Interview with internationally-renowned Filipino furniture maker

Kenneth Cobonpue

August, 2021

Kenneth Cobonpue is an internationally-renowned Filipino furniture maker who showcases high-end hand-crafted furnishing made of rattan, bamboo, and abaca. A multi-awarded furniture designer and manufacturer from Cebu, Kenneth Cobonpue studied Industrial Design at Pratt Institute in New York and apprenticed in Italy and Germany. He founded KENNETHCOBONPUE, a global brand with integrated design and manufacturing based in Cebu, Philippines, with offices in New York, Porto, and Munich. Asia Designers Directory interviews Kenneth Cobonpue to learn more about his journey towards becoming an acclaimed contemporary furniture maker, labelled by TIME magazine as “rattan’s first great virtuoso.”

You are a multi-awarded furniture designer with an impressive clientele boasting the likes of Hollywood celebrities and royalties. Did you ever think that you would gain such global acclaim when you first started out?

I never thought of making a name for myself when I first started out. I enjoyed making unique designs and making people smile whenever they see my work. I used to make things as a child for my mother and my friends, and that brought me joy. Design to me is an extension of my childhood.


You graduated in Industrial Design from Pratt Institute in New York and spent your early career in Italy and Germany before returning to your family’s furniture business in the Philippines. How did these experiences shape you as a designer and continue to influence your work today?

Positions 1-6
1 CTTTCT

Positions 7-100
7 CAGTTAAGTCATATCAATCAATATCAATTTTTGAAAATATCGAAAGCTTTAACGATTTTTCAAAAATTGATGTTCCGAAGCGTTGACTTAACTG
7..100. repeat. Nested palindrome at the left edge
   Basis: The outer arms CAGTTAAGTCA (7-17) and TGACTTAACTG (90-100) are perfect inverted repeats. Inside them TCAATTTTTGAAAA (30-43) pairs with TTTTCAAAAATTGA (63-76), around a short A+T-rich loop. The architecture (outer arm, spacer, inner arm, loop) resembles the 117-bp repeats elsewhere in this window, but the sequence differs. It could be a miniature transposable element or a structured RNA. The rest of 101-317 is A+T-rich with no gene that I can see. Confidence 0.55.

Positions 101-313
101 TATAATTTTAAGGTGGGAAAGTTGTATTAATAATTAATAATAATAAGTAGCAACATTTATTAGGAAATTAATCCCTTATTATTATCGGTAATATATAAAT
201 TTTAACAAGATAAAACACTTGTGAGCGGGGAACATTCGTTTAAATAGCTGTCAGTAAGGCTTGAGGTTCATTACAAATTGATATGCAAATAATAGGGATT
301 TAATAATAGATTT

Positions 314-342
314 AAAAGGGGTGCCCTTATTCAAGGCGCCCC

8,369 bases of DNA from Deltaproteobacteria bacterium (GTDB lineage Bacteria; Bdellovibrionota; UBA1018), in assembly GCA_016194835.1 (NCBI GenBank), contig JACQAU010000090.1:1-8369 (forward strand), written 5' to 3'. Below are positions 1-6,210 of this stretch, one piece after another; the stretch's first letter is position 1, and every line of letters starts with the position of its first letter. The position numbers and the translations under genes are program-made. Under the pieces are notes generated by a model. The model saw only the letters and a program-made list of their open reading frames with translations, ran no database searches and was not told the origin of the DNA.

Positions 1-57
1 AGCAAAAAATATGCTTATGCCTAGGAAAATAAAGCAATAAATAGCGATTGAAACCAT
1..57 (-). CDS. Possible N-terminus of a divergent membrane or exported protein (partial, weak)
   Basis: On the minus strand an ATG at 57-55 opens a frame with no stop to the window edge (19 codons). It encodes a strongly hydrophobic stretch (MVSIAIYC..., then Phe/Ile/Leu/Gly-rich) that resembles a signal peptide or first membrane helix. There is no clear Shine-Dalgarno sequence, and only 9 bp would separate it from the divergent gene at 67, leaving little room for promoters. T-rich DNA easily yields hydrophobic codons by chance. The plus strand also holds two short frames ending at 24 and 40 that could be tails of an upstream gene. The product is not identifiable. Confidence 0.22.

Growing up in Asia, studying in the USA, and working in Europe gave me a very good grasp of how the rest of the world lives. I discovered how Americans hold on to tradition and how Europeans love modernism. The nuances in style and culture also differ depending on which side of the island you lived in. I loved the openness and eclecticism of New York, understood how almost every German is a minimalist at heart, and saw why the Italians have a natural flair for fashion and design, for example. Combined with my Chinese and Filipino upbringing, this wide spectrum of experiences and life learnings shaped who I am today.


When you started the brand KENNETHCOBONPUE, you wanted others to identify it as made in the Philippines. Why was this important for you?

I was tired of having my designs sold and branded under different names all over the world.  Many designers in Asia who were doing beautiful and original work were treated no different from OEM manufacturers, and never got recognition for their designs. I wanted to change all that even at the risk of losing clientele. I knew that I have a unique story to tell to the world, and no one can share that better than me. So I set up my own distribution in major markets and set up offices all over the world. Today, there are numerous Southeast Asian designers and brands like myself who sell globally under their own name, giving the long-overdue credence to this region as a design powerhouse.